Insidious

Movie review by Neil Sadler

Starring: Patrick Wilson, Rose Byrne, Barbara Hershey, Lin Shaye, Ty Simpkins, Andrew Astor, Leigh Whannell, Angus Sampson, Corbett Tuck, Heather Tocquigny
Director: James Wan

There are 3 ways to play a modern horror film:

1 – Blast the audience with gore and effects
2 – Load the film with bumps and shocks
3 – Be all post modern and play it for laughs.

For the most part INSIDIOUS sits between the last two quite successfully and only really falters when it tries for the first.

It tells the story of Josh and Renai (Patrick Wilson and Rose Byrne). When their son, Dalton falls into an unexplained coma, strange occurrences happen and Josh’s mother suggests they bring in a paranormal expert to save their son.

When you learn that this film has much of the same creative team as SAW as well as the producer of PARANORMAL ACTIVITY you may be hopeful of a nice cross between the inventiveness of the first and the simple shocks of the latter but unfortunately things don’t stack up quite that way.

Yes, there are some extremely effective scares and the story has some very original elements but a lot of the scares are a bit lazy and the story relies on a few too many cliches. If anything, this feels like a pastiche of an older movie with a few slight nods to modern horror.

All of this would be fine if the film didn’t really lose its way about two-thirds in when it starts to explain its phenomena. This isn’t helped by the incongruent inclusion of the post modern comedy duo at just the point in the film when you need to take it most seriously. Leigh Wannell is one of the writers and his character is often funny but he and his comedy sidekick feel like they are from another film.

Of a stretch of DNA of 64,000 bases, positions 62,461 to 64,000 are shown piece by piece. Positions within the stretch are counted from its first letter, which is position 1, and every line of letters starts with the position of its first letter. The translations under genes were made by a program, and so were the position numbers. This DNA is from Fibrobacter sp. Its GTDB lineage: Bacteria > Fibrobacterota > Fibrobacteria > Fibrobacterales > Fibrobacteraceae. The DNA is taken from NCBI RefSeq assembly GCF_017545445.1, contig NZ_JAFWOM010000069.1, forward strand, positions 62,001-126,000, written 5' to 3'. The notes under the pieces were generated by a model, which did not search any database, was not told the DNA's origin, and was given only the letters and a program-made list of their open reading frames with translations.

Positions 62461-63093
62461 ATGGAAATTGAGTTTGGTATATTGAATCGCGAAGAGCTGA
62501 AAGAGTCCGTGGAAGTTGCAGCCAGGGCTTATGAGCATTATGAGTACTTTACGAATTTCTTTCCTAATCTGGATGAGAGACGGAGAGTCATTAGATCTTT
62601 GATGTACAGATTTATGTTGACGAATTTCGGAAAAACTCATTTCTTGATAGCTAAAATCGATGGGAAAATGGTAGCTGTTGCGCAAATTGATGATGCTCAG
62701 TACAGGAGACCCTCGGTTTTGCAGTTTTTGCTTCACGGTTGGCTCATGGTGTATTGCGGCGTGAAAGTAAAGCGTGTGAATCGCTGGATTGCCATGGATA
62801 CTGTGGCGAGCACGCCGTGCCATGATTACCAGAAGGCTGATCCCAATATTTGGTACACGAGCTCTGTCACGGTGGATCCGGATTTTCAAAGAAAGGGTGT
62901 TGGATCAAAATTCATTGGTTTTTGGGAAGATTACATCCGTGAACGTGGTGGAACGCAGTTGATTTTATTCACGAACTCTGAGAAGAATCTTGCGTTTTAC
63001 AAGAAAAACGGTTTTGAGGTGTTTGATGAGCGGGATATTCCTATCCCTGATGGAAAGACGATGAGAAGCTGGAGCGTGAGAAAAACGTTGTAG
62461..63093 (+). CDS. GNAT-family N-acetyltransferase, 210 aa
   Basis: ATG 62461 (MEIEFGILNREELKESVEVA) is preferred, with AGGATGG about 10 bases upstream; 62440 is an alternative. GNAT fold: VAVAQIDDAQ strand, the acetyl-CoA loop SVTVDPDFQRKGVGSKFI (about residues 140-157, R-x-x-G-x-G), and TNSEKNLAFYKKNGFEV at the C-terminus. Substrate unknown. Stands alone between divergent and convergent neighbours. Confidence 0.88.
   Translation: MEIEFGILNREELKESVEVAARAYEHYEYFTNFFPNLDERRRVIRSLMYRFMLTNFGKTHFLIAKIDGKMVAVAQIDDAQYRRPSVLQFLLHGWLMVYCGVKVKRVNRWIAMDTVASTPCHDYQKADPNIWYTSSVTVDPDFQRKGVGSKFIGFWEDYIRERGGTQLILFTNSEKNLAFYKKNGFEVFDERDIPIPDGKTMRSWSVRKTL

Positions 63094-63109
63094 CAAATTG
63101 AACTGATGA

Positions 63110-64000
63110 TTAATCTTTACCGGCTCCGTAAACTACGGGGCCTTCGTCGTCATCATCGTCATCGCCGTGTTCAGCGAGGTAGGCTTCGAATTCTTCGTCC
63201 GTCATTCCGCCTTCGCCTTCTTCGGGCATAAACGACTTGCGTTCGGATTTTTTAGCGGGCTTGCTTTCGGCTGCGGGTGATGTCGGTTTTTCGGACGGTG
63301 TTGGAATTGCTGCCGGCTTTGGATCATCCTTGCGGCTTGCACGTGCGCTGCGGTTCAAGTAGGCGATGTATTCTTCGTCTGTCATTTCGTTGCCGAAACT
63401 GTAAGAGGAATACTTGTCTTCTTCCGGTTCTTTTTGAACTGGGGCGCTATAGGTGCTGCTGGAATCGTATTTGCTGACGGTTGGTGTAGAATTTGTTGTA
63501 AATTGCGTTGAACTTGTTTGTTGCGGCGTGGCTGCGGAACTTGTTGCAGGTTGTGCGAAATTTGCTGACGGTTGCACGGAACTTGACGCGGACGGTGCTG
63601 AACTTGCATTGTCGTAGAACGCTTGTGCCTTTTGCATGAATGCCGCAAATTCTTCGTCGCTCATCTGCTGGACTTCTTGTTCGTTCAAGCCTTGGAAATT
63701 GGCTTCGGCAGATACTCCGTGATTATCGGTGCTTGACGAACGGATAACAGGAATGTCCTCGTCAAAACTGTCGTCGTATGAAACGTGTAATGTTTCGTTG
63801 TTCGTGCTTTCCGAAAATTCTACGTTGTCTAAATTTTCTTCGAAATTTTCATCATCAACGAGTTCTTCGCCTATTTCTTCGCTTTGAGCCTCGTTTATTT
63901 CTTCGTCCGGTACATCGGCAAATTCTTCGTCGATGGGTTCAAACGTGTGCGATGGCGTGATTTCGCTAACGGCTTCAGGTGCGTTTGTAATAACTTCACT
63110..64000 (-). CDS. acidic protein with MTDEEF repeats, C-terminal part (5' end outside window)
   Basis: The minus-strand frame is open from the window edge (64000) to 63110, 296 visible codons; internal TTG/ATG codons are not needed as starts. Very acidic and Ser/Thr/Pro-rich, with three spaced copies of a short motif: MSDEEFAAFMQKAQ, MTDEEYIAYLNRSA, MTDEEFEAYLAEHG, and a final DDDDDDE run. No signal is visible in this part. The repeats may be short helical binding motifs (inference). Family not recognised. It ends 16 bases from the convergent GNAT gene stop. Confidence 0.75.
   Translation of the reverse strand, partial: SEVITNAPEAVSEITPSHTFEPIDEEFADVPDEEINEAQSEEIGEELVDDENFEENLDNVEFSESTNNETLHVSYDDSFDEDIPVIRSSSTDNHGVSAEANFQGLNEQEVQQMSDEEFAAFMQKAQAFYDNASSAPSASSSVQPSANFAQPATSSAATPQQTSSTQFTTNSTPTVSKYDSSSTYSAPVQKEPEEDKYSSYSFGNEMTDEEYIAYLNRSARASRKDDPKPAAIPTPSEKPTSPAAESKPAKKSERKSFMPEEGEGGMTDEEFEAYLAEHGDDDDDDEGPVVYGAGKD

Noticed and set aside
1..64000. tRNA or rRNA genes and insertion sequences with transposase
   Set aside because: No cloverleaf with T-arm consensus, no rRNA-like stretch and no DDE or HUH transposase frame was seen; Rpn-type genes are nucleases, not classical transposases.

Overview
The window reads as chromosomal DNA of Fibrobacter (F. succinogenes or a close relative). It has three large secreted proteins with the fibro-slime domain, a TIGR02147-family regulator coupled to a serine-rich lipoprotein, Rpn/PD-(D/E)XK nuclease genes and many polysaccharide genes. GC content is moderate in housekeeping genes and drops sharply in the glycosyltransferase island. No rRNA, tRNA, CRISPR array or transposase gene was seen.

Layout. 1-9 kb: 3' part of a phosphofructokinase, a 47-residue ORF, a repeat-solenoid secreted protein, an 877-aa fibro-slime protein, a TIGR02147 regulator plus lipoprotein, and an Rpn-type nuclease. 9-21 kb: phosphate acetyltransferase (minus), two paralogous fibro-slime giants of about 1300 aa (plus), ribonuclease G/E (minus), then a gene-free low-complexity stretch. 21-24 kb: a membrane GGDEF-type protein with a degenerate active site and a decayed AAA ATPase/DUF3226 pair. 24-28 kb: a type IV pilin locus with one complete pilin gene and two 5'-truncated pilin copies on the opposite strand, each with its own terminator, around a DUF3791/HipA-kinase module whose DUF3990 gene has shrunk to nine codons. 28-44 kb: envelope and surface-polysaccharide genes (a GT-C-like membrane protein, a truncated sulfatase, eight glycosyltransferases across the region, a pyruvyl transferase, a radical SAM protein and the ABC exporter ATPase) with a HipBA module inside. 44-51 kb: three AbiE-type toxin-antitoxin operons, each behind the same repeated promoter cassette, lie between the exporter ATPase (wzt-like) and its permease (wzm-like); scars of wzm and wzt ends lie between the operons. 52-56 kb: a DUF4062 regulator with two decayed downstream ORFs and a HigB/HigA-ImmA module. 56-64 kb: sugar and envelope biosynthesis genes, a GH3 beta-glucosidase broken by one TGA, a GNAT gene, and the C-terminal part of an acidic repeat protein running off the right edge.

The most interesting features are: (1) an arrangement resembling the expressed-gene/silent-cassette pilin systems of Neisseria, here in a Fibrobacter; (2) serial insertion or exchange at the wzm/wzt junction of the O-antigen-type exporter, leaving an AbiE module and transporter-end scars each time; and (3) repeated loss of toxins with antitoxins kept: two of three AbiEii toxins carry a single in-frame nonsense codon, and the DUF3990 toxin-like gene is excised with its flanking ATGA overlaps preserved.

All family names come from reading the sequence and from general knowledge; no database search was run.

Rose Byrne has done this kind of thing before and does distraught beautifully. Patrick Wilson looks uncomfortable, constipated even for much of the film. Lyn Shae best known for her grotesque characters in Farelly Brothers films is a revelation as the psychic and manages to be both charming and convincing and delivers some of the biggest lines and best scares very believably.

The bumps and scares do the job helped by a score that seems ripped straight from a Dario Argento film but once the big bad is revealed and our imagination is replaced with a succession of extras who seem to have raided the costume department, it all gets a bit silly. It is not just the music that feels like the spirit of Dario Argento is in communication through this film. The kind of overblown reality he loves in his films is ever present throughout. But INSIDIOUS lacks a couple of elements that his films have, and it is these that would have made it a much better movie. Because it is a PG-13 (US) / 15 (UK) there is very little gore – one of the main reasons the big bad seems a bit insipid. Also if only it took itself a bit more seriously, it might succeed in scaring you a whole lot more.

2 out of 6 stars

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